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MML Call for Leadership

On behalf of the Maryland Municipal League, it is my distinct honor to announce the call for leadership. In addition to being the professional trade association for Maryland’s local governments, MML has 30 various groups under its umbrella offering our 160 members, its elected officials, and municipal staff opportunities to engage, volunteer and support the mission. Our amazing volunteer leaders continue to inspire, lead and connect Marylanders- and we are grateful to you for your time and dedication to supporting the Maryland Municipal League and our mission.

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MML Speed Camera Priority Update

MML's priority bill, HB 282, as passed by the House would have permitted municipalities that do not maintain a police force to use a technician, as opposed to a law enforcement officer, to review speed camera images and sign the citations.

The bill garnered significant support but failed to receive a vote in the Senate Judicial Proceedings Committee before the close of the General Assembly Session.

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MML Priority Tourism Zones Legislation Passed; Awaiting Governor Moore’s Signature

(April 4, 2024) Annapolis, Md. The Maryland Municipal League (MML)’s priority legislation enabling Maryland’s 157 municipalities to establish Tourism Zones, SB 14 (Sen. Michael A. Jackson) and HB 1281 (Del. Wayne A. Hartman), received final passage yesterday. The bill is now awaiting Governor Moore’s signature, after sharing his support for the concept at MML’s Fall Conference in 2023.  

In addition to allowing local jurisdictions to self-designate the boundaries of a tourism zone, the bill provides the authority to establish definitions for tourism businesses, provide certain local incentives, and set qualifications. Incentives can include real property tax credits, personal property tax credits, and exemption from local Admission and Amusement taxes.

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Seeking Nominations for MML Hall of Fame

Elected officials who have served 20 years or more are encouraged to submit a nomination for induction into the Maryland Municipal League's Hall of Fame.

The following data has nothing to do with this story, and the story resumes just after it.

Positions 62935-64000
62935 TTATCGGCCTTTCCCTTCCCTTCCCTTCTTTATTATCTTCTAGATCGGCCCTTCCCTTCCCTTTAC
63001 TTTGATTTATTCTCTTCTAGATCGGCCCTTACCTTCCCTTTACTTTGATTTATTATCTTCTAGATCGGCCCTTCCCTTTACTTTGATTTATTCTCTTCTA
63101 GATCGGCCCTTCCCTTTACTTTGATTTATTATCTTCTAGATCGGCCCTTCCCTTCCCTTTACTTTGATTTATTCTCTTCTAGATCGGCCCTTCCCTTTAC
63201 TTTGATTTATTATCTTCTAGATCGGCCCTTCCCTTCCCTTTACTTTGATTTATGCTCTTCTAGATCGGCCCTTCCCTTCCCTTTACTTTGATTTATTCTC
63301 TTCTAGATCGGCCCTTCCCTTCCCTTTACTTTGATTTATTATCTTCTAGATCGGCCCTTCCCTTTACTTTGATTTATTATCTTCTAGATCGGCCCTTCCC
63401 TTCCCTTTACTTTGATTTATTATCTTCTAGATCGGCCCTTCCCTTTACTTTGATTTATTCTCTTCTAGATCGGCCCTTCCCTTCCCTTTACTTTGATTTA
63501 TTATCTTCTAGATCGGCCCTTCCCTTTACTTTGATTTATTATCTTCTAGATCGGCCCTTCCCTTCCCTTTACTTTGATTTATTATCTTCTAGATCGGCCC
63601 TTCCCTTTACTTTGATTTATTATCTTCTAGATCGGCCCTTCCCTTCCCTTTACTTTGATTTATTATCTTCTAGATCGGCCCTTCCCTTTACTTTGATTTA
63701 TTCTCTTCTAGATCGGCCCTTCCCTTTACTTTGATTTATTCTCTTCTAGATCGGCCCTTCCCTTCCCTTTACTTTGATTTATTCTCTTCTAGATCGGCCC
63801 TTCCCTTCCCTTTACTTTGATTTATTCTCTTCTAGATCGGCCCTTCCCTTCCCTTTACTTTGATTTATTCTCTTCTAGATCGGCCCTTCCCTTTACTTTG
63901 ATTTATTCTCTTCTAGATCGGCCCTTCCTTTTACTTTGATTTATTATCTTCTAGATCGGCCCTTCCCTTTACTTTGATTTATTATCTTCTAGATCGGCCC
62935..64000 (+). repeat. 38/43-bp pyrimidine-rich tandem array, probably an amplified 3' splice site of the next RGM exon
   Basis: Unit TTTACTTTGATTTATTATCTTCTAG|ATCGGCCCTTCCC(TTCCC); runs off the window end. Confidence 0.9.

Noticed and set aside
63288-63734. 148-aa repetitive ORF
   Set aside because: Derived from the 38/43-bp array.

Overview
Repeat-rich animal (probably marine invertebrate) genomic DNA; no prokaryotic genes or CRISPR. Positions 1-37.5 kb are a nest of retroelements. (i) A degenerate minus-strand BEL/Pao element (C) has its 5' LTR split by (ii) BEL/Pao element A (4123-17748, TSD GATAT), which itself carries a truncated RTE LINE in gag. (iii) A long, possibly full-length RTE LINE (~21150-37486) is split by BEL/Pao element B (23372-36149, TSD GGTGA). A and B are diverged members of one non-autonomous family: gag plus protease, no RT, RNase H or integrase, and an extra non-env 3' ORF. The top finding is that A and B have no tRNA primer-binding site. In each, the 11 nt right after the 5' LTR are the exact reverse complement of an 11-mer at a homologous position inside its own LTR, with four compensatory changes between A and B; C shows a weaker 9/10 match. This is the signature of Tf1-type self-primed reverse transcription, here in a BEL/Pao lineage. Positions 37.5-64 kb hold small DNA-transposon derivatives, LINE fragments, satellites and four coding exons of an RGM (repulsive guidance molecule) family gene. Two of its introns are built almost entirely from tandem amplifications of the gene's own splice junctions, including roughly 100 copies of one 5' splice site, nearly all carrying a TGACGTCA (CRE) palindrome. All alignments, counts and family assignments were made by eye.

This longevity honor is bestowed upon those (living or deceased) who have dedicated multiple decades to the service of a Maryland city or town. 2024 Hall of Fame candidates will join 272 Hall of Famers and will be inducted during Opening General Session, the official kickoff to our summer conference.

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ARPA Closeout & Obligation Best Practices

The State's Municipal Technical Assistance Program (MTAP) will be hosting a webinar on behalf of the Maryland Department of Budget and Management on ARPA Closeout & Obligation Best Practices. The webinar will take place on Thursday, April 18, 2024 from 12:00 - 1:00 p.m.

This webinar will focus on the obligation process for ARPA funding, including how to prepare for the 2024 obligation deadline and utilize new guidance on obligations.  The discussion will also include best practices for managing the closeout of federal program funding.

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NLC Webinar: SCOTUS Decision on Social Media

On March 15th, in Lindke v. Freed, the Supreme Court established the test for when local government officials are considered "state actors" for the purposes of the First Amendment when they post on social media.  The case is a win for local governments, as the test provided by the Supreme Court safeguards the free speech rights of elected officials while balancing the rights of their citizens. 

The National League of Cities (NLC) has created two resources to help local governments navigate this in practical terms:

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Transportation Legislation

Local governments will soon have the authority to permit the use of golf carts on certain roads in their jurisdiction per the passage of HB 43 / SB 316, which was supported by MML There are certain criteria that must be met in order for the golf cart to operate and for the local government to designate certain road segments for golf cart use.

"Exhibition driving" is now a defined term and is prohibited on public roads in the State, as a result of the passage of HB 601 / SB 442. MML Municipalities may also designate a "special event zone" for certain automotive events that occur on a roadway, which allows additional safety measures to be put in place such as signage, traffic control devices, and a reduction in the speed limit.

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Cannabis Legislation

HB 805 made alterations to aspects of the adult-use cannabis law that pertain to land use; MML supported amendments were adopted. The changes include:

  • Adding places of worship to the list of pre-existing properties that may not be located within 500 feet of a dispensary.
  • Increasing the distance a local government may set between dispensaries from 1,000 feet to half a mile.